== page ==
The Internet Crime Compliant Center (IC3) continues to receive reports of letters and e-mails being distributed pursuant to prize sweepstakes or lottery schemes. These schemes use counterfeit checks that bear legitimate-looking logos of various financial institutions to fool victims into sending money to the fraudsters.
Fraudsters tell victims they won a sweepstakes or lottery, but to receive a lump sum payout, they must pay the taxes and processing fees upfront. Fraudsters direct individuals to call a telephone number to initiate a letter of instructions. The letter alleges that the victim may elect to take an advance on the winnings to make the required upfront payment. The letter includes a check in the amount of the alleged taxes and fees, along with processing instructions. Ultimately, victims believe they are using the advance to make the required upfront payment, but in reality they are falling prey to the scheme.
The victim deposits the check into their own bank, which credits the account for the amount of the check before the check clears. The victim immediately withdraws the money and wires it to the fraudsters. Afterwards, the check proves to be counterfeit and the bank pulls the respective funds from the victimís account, leaving the victim liable for the amount of the counterfeit check plus any additional fees the bank may charge.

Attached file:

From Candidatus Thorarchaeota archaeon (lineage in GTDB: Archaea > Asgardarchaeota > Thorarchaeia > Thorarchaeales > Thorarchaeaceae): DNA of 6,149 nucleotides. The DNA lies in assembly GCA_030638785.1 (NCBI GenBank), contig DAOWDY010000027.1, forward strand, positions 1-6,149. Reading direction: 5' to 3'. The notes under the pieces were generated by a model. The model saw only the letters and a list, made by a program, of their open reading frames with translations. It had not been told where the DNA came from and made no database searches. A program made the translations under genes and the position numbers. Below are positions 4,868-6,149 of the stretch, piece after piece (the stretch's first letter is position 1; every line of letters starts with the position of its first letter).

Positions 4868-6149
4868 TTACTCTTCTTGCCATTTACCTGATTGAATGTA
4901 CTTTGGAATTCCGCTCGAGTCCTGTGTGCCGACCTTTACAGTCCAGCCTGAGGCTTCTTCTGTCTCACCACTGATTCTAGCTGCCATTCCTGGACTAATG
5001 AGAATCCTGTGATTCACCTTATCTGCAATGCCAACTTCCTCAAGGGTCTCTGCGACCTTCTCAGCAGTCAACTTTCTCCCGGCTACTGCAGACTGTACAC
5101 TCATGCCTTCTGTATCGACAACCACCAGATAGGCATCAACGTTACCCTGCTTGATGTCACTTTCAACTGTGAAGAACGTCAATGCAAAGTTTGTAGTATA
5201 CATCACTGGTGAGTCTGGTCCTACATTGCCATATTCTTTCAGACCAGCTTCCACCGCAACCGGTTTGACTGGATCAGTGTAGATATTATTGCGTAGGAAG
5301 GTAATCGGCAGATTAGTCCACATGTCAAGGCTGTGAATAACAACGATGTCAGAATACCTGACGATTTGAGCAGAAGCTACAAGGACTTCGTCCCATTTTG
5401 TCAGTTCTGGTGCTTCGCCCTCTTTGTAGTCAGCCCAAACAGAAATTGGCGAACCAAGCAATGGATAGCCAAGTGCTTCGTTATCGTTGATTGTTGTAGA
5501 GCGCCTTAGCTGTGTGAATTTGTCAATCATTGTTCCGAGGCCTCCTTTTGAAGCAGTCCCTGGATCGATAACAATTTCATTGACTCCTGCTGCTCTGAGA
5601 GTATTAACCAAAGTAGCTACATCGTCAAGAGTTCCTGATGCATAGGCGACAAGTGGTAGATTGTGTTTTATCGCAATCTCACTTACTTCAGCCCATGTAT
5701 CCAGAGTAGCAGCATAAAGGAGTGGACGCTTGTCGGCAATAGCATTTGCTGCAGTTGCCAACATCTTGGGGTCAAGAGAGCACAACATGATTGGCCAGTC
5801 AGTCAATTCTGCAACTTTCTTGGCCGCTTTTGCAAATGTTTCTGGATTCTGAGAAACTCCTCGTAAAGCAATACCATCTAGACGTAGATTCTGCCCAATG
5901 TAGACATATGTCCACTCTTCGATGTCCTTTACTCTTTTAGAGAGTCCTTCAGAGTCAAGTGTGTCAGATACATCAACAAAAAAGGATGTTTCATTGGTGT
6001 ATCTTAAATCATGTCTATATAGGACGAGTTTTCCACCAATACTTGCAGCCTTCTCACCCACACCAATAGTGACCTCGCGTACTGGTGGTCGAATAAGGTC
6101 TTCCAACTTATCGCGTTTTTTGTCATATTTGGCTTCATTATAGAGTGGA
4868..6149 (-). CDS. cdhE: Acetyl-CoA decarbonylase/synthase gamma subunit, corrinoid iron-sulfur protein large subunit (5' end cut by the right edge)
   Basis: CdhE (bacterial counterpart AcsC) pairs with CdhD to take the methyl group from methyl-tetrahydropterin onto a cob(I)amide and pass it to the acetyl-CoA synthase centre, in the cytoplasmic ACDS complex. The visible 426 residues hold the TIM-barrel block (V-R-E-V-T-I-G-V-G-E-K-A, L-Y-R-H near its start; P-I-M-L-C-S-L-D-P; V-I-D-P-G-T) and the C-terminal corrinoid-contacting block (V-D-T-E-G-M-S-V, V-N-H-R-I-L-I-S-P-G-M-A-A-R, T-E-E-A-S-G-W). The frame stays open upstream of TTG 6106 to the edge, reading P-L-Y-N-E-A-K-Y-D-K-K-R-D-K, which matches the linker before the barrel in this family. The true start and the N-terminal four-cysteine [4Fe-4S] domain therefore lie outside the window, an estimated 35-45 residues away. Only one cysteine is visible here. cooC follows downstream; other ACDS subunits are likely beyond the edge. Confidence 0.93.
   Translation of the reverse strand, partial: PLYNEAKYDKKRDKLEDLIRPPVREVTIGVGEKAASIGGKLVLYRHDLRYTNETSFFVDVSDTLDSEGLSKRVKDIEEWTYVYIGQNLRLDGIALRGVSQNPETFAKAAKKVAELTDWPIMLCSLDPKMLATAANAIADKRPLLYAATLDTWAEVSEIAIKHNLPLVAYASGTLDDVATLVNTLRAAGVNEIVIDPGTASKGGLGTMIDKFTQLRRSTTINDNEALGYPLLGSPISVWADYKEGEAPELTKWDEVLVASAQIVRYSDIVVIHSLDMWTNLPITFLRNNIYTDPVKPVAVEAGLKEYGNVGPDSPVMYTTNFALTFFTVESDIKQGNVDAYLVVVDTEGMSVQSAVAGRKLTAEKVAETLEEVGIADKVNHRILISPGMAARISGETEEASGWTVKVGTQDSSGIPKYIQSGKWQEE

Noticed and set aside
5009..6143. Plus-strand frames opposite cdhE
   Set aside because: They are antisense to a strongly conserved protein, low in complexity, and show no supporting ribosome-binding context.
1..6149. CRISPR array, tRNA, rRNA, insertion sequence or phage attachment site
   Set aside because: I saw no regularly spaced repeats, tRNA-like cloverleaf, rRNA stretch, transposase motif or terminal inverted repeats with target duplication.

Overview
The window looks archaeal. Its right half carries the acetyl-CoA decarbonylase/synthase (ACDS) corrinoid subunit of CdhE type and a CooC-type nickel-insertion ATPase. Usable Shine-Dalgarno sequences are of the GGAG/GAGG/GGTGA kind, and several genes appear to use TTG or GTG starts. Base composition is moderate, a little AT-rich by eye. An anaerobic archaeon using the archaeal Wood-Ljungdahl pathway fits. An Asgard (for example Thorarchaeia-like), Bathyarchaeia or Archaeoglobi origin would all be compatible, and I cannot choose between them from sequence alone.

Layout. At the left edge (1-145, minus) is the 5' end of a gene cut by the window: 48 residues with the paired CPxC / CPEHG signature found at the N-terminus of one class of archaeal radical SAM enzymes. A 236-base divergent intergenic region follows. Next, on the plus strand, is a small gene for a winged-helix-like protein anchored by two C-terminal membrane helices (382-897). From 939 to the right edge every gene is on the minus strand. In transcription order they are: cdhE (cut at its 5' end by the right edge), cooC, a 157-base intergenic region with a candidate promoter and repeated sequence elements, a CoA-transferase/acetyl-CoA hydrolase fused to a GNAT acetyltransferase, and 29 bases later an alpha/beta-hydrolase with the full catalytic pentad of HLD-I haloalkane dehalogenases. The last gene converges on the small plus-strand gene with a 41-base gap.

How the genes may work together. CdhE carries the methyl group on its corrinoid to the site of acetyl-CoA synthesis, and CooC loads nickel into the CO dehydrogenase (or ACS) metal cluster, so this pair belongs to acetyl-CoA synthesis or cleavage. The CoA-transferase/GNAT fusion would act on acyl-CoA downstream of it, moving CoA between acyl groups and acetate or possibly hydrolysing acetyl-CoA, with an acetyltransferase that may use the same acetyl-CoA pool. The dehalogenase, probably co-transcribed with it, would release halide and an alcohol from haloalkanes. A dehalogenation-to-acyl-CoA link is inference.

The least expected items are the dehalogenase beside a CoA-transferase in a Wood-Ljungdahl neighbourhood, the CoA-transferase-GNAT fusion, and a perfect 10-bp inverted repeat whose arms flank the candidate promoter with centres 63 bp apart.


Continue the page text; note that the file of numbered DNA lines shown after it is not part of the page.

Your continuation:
Persons may fall victim to this scheme due to the allure of easy money and the apparent legitimacy of the check the fraudsters include in the letter of instruction. The alleged cash prizes and locations of the financial institutions vary.
Tips to avoid being scammed:
- A federal statute prohibits mailing lottery tickets, advertisements, or payments to purchase tickets in a foreign lottery.
- Be leery if you do not remember entering a lottery or sweepstakes.
- Beware of lotteries or sweepstakes that charge a fee prior to delivering your prize.
- Be wary of demands to send additional money as a requirement to be eligible for future winnings.
If you have been a victim of this type of scam or any other cyber crime, you can report it to the IC3 (www.IC3.gov). The IC3 complaint database links complaints for potential referral to law enforcement for case consideration. Complaint information is also used to identify emerging trends and patterns to alert the public to new criminal schemes.